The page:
The Health Sciences Library has recently acquired a manuscript by Samuel Bard (1742-1821), a founder of the Columbia University College of Physicians and Surgeons and a prominent early American physician.The 17-page handwritten document is the original text of his Discourse on the Importance of Medical Education, an address delivered by Bard at the College of Physicians and Surgeons on November 4, 1811, and published the next year.
Bard’s speech to the P&S students just over 200 years ago urged them to study with “persevering industry and well directed labour” and pointed out that while a medical student must “receive the instructions of his teachers” he also “must see, and handle, and examine for himself.”
Although Columbia’s Rare Book and Manuscript Library owns several Bard letters, this is the first manuscript by Samuel Bard to enter the holdings of the Health Sciences Library’s Archives & Special Collections. The manuscript, which is in excellent condition, was recently purchased from an antiquarian book dealer.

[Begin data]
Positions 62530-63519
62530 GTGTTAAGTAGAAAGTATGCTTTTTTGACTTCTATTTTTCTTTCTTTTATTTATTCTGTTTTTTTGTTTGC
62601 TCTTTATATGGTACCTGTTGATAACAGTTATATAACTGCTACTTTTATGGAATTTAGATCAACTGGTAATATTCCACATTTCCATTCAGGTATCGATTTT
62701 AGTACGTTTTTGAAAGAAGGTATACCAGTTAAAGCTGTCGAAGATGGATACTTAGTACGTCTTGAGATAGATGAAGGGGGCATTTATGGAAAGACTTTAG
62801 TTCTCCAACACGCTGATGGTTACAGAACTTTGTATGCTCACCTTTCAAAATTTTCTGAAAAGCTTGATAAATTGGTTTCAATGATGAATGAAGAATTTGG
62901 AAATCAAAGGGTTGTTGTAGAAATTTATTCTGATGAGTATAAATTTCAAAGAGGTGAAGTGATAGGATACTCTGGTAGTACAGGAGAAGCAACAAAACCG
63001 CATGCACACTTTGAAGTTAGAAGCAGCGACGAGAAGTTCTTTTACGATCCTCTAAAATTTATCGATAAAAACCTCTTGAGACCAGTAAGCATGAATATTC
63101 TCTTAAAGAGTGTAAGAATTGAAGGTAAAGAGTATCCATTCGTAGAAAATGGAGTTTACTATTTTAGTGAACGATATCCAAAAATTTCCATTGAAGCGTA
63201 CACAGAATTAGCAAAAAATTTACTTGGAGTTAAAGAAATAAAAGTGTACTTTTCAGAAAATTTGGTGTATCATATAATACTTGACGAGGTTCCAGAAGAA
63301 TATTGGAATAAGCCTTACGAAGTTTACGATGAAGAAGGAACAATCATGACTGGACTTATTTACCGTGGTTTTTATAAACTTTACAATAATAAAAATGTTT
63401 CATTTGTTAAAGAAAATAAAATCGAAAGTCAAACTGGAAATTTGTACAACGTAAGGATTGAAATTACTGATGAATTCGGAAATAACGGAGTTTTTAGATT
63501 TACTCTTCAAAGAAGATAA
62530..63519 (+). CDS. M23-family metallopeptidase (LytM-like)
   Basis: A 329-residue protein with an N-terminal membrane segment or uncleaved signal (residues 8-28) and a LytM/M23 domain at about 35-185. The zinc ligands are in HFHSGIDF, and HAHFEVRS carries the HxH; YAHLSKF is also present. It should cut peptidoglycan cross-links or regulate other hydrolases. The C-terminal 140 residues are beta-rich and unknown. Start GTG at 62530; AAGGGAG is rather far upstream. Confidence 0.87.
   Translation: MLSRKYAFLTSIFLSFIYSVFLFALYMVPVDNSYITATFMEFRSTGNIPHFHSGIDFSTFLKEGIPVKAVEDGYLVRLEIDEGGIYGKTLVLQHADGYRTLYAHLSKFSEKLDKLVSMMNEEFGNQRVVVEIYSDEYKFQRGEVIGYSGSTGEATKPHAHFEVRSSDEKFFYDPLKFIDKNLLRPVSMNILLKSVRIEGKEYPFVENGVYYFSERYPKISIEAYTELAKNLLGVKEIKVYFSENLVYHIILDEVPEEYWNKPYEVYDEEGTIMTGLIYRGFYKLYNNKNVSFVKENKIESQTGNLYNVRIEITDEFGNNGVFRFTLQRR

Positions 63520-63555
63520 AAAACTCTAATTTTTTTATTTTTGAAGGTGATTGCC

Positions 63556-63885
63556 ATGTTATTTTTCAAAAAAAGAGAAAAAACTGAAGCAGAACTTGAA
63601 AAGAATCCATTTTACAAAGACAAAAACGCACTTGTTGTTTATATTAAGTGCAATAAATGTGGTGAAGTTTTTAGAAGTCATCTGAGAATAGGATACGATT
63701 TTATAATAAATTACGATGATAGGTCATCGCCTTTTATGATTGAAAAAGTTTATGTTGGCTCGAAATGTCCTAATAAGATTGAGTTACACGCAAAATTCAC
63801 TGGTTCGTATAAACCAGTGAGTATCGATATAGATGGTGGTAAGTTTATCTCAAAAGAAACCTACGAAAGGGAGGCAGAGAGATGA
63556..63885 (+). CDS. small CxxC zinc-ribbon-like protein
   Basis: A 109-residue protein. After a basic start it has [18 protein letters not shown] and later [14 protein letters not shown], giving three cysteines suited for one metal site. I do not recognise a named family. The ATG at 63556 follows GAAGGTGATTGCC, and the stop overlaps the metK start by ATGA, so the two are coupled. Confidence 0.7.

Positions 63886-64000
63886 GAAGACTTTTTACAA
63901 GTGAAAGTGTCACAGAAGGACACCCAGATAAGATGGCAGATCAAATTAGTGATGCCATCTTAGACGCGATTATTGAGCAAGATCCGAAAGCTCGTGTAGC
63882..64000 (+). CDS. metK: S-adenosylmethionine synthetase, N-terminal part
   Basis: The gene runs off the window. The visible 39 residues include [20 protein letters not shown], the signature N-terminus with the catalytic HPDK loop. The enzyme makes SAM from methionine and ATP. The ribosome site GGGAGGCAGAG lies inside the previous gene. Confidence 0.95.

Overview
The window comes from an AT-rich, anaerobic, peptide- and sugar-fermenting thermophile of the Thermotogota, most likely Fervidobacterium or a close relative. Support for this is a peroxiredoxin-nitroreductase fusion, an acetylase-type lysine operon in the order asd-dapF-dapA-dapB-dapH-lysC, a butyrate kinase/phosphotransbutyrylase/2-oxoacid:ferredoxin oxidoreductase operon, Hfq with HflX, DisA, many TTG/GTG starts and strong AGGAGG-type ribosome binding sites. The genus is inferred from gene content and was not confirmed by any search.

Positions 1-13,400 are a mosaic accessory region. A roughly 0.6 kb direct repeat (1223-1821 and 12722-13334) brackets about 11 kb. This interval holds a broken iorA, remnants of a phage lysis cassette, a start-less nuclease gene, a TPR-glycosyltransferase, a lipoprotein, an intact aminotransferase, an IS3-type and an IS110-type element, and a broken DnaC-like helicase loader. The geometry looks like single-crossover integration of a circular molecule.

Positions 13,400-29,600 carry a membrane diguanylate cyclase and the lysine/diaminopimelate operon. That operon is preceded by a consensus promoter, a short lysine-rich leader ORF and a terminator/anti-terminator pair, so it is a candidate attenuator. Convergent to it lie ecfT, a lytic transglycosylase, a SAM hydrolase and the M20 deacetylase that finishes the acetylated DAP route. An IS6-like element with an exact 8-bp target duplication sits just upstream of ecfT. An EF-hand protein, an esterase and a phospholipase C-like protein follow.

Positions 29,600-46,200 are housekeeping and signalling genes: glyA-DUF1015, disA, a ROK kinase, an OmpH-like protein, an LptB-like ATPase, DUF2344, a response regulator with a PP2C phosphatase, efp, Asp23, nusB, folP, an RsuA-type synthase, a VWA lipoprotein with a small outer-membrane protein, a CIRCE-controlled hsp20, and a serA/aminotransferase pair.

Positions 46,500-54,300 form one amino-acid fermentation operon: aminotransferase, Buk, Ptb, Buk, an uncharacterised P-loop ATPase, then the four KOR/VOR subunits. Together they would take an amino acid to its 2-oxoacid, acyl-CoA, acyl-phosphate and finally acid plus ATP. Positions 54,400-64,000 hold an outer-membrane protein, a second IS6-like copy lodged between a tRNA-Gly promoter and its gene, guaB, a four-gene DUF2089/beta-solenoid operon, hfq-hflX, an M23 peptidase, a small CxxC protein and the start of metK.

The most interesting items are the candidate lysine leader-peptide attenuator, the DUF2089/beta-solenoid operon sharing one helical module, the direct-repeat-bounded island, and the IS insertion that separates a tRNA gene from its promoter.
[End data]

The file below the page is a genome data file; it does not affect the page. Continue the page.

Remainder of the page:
Samuel Bard studied first at King’s (now Columbia) College before receiving his medical degree from the University of Edinburgh in 1765. He was one of six physicians of New York City who in 1767 persuaded King’s College to establish a medical school, now the College of Physicians and Surgeons, the second oldest in the United States. Bard served as its dean and professor of medicine until its closure in 1776 due to the War for Independence and, after the newly renamed Columbia College revived the school in 1791, he served first as dean and later as president of the college until his death. Bard Hall, the college’s main residence hall, is named for him.
Besides his involvement with the medical school, Bard was one of the founders in 1771 of New York Hospital, now part of New York-Presbyterian Hospital, the primary teaching hospital of the College of Physicians and Surgeons.
When New York City served as capital of the U.S., Bard served as physician to President George Washington and successfully performed a dangerous operation to remove a carbuncle that threatened the Washington’s life. Bard later retired to his country estate on the Hudson, “Hyde Park,” which would later give its name to the town made famous as the home of President Franklin Delano Roosevelt.
Contact the Archives & Special Collections for more information.
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Samuel Bard (1742-1821)